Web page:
Interview with Barbara Crampton

I was over in Manchester at Grimmfest recently and got the chance to do a short interview with Barbara Crampton. She is best known for her roles in cult classics like Re-Animator, From Beyond, Chopping Mall, Body Double and many others. More recently she has had a career resurgence in indie horror flicks like Beyond The Gates, Dead Night, You’re Next and the absolutely brilliant Puppet Master: The Littlest Reich.

What’s a memory from Re-Animator that you’ve never shared before ?

Oh Jeez, how can you ask me that after 35 years? There’s nothing else to say. We did a lot of cocaine. How about that? I’ve only said that a couple of times. I think I’ve said everything I needed to say. But, if you really want to know, we did. Only because we had to stay up, and it was the ’80s. Most movies, they shoot for 10 hours a day, and Stuart Gordon would never stop filming. He just kept saying “No, we’re not done, we have to do more of this, and more of this”. We went overtime every day on the film, and we’d shoot about 14 to 16 hours a day. It was getting towards the end, and it was right before Christmas, and we had to get done, and I think the last day we shot for 24 hours. So, I think the last week, I don’t know who it was, one of us or all of us, we said “We gotta stay up, we can’t go to sleep”, and for energy, if you must know, yes, that’s about it. But apart from that, I think I’ve said everything.

What was your experience of working on Chopping Mall, which is one of my favourites? I just saw Office Uprising, and that definitely had a bit of Chopping Mall in there…

Ah, I didn’t see that.

It’s like Office Space meets Dawn Of The Dead.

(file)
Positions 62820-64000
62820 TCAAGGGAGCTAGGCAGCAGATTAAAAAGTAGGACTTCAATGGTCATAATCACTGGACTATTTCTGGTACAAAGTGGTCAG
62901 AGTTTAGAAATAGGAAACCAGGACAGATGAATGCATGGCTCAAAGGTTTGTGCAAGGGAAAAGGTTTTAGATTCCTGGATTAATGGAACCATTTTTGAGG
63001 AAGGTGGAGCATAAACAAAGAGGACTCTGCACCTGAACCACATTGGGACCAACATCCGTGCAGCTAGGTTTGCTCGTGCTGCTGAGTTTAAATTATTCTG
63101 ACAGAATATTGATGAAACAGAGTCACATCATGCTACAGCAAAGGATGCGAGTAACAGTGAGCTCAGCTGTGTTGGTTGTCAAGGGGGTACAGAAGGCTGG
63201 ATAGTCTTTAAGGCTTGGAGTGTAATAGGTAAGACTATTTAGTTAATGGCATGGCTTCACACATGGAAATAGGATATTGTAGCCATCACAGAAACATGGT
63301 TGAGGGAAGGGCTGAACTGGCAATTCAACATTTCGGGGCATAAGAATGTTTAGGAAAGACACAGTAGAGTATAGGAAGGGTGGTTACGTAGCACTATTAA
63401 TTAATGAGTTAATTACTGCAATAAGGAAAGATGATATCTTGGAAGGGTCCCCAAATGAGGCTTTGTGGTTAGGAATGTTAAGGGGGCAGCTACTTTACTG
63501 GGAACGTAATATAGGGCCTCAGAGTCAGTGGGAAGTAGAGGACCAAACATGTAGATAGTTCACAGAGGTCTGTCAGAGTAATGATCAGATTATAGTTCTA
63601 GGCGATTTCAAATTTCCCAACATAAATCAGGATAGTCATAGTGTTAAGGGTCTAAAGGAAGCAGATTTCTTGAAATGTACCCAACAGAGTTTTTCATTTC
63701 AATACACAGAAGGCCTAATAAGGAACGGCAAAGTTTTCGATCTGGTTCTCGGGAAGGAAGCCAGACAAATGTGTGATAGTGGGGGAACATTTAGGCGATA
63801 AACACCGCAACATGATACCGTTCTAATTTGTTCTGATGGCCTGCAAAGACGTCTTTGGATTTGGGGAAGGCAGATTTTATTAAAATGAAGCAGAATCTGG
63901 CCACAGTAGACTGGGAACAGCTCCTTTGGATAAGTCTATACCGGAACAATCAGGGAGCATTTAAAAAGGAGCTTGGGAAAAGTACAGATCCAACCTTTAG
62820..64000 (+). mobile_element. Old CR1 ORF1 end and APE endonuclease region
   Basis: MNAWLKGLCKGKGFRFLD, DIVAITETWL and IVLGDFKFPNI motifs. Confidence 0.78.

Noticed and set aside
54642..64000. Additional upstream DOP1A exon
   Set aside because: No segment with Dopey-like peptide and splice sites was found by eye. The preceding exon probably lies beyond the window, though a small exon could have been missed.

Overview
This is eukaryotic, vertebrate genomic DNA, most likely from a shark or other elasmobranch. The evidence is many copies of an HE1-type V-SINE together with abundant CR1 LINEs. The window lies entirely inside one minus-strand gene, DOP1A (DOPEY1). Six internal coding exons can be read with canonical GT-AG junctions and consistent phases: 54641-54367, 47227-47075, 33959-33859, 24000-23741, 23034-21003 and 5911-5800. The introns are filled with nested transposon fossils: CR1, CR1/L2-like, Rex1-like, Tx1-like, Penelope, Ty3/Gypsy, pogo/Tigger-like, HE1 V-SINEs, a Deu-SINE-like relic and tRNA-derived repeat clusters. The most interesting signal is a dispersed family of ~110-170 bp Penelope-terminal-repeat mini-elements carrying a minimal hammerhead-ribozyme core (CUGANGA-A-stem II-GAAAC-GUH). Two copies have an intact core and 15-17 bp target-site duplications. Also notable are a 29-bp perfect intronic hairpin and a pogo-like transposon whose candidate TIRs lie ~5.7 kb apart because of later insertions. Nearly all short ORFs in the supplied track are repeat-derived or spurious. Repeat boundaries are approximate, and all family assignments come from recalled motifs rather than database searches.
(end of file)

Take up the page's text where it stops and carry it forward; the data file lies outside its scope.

Oh, ok. well, Chopping Mall was super fun. All young people on the movie. I met Kelli Maroney on that set, and we’re still friends today, really the best of friends. It was all shot all in the evening, when the mall was closed down. I didn’t realise that when I got the call sheet. It was my first-night shoot, which I’d never done in my life. I thought, for a normal movie they’d call us to work, y’know at 7 or 8 in the morning, but every day our call time was like 5 or 6 in the evening, right before the stores closed down, and I didn’t realise that. So, my first day I was like “We’re doing a night shoot ?” So for 3 and a half weeks, I showed up every evening for work and I’d never done that before in my life. Quite hard to adjust, but super fun with all the kids on the film. I was pretty young at the time, Jim Wynorski was crazy and wonderful at the same time. It was silly, and cheeky, as you would say. Kind of a cheesy movie, and I think we knew it was a little bit of a cheesy movie. There was this famous movie out called Valley Girl and people were talking with this valley girl accent, and they said “You’re gonna be the valley girl. The dumb chick valley girl. That’s you, Barbara, that’s your character”. So, I was like “ok, I know what I’m doing”. We don’t really make movies with this “Valley Girl” moniker anymore.

Yeah, it was a very specific time…

It was a specific time when we made fun of people who lived in L.A and were, sort of, vacuous females. I remember thinking, at the time, haven’t we done enough of these movies, where somebody plays the typical valley girl? Well, I guess not. Anyway, that was me, and I had really dumb lines like “Hey, babe…it is babe, isn’t it?” Or, “They’re trying to French Fry us”. I had these silly lines of dialogue, and I was thinking “How do I make this sound real ?” But, y’know, you do the best you can, and surprisingly, that movie has really stood the test of time, mostly because I think it’s just a really fun, throwback, silly kind of movie.